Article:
It was just how the media reported the figures. Media focussed on non residents (4%) in the headlines instead of foreign persons (39%)

Subtle yet huge difference. Everyday I need to explain this hence why it would be nice for interest.Co.nz to save me the hassle and write up an article on it.

Don't forget that on top of that 39% there's an unknown number of foreign buyers acting through trusts and companies.

Nice sleight-of-hand in the way it was reported. Joe Average and his mum think of foreign buyers as constituting non- permanent residents and non-citizens. Media reports 4% non tax residents. Joe Average only reads the headline and assumes that the 4% applies to non-residents and non-citizens, government can deny problem and be believed so long as people don't think it through.

It's one big charade

exactly Kakapo

all the NZ media outlets focussed on non-Residents (4%) yet they are only a small part of the total foreign buyers (39%).

I guess are kiwis happy that temp visa workers and students buy 35% of properties ?

Singapore and Australia both have different rules for foreign persons ie non-permanent residents

Why do we only care about Non-Residents in NZ ?
Why should temporary residents have the same rights as permanent residents/citizens ?

David can you explain ?

Except Kiwis are exempt from foreign buyer restrictions in Australia.

and so are Australians in NZ its called reciprocal rights,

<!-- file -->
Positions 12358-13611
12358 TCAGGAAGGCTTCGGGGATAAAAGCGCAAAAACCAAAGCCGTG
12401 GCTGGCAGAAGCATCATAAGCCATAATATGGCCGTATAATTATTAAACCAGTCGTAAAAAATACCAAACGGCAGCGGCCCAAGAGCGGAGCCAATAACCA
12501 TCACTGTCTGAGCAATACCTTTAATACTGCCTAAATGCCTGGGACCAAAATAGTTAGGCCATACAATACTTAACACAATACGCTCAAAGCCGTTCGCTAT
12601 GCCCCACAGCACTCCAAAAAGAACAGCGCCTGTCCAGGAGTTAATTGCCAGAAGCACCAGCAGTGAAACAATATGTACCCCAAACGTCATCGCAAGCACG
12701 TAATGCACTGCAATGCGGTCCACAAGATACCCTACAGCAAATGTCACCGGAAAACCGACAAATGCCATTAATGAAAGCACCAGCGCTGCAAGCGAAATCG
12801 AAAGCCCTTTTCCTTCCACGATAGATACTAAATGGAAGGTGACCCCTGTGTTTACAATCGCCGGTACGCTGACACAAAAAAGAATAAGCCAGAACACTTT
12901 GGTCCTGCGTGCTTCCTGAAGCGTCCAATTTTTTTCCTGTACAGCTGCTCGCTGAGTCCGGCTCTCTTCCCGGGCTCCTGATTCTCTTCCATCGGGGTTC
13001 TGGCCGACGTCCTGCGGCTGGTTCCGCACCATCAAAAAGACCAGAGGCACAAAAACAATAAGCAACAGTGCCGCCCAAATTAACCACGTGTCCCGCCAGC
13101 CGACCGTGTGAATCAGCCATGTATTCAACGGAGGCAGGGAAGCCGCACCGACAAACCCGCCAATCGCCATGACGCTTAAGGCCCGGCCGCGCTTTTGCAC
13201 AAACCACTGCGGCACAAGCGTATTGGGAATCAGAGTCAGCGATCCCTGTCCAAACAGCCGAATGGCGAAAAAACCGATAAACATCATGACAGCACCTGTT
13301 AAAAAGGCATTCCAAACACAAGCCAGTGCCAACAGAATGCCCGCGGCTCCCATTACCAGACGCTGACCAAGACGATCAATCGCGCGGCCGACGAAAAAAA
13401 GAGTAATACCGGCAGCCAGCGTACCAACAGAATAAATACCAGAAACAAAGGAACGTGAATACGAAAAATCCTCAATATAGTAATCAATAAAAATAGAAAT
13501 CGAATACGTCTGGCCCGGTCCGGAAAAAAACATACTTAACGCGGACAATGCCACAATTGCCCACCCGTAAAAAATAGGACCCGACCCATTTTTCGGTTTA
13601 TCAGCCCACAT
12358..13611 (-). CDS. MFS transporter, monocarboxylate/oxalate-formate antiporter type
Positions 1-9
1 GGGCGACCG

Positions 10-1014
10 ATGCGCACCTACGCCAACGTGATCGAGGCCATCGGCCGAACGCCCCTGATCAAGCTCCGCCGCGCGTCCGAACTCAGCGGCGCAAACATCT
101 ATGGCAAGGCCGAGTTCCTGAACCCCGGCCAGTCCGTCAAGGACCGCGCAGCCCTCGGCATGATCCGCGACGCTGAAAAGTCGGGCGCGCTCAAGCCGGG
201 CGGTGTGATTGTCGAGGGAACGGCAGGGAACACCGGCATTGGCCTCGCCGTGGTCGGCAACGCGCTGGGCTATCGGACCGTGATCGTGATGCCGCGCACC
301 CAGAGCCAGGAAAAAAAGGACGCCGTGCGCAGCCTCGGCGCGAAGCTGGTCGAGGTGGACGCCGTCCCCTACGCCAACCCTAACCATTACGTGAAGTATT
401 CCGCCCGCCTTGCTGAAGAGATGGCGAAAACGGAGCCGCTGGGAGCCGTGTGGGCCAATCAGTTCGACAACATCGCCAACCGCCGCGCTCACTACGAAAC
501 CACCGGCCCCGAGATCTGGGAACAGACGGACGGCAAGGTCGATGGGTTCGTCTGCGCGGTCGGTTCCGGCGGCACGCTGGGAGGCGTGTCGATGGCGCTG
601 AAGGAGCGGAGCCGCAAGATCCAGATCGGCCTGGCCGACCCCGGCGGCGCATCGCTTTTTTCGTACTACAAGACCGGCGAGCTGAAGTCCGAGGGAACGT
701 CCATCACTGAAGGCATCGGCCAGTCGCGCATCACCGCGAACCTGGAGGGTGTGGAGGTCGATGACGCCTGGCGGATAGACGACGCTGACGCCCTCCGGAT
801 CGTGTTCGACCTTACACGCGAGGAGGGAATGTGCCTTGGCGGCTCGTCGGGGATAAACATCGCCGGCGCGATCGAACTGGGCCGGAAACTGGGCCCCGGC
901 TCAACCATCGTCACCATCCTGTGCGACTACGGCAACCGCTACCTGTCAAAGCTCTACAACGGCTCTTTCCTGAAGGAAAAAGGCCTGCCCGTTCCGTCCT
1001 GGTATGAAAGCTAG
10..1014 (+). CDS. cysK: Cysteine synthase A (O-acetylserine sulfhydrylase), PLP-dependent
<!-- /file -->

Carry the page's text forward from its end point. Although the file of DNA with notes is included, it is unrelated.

but we don't have those rights with china and we have restrictions in other countries where we have to pay stamp duties or become residents to purchase.

Residential property investors are still the winners here as leverage wins the day...The only loser in these new policies will be the tenant and New Zealand residents in general as there will be less cash floating around to fix stuff and float the economy. There will be less cash floating around and this will hit the plumbers, painters and corner dairy owners...so basically everyone. And once they kick in the Lending ratios and totally screw the investor market we will then probably head into our own little created recession. The winners will be the property investors as they have made their gains and everyone else (including them) will suffer day to day.

But if the market declines in this self made recession only the investors who have sold up will be the winners. The clever speculators will have sold recently, the long term investors are in it for the yields. Not so sure anyone else will be gaining with a change in these lending conditions.......?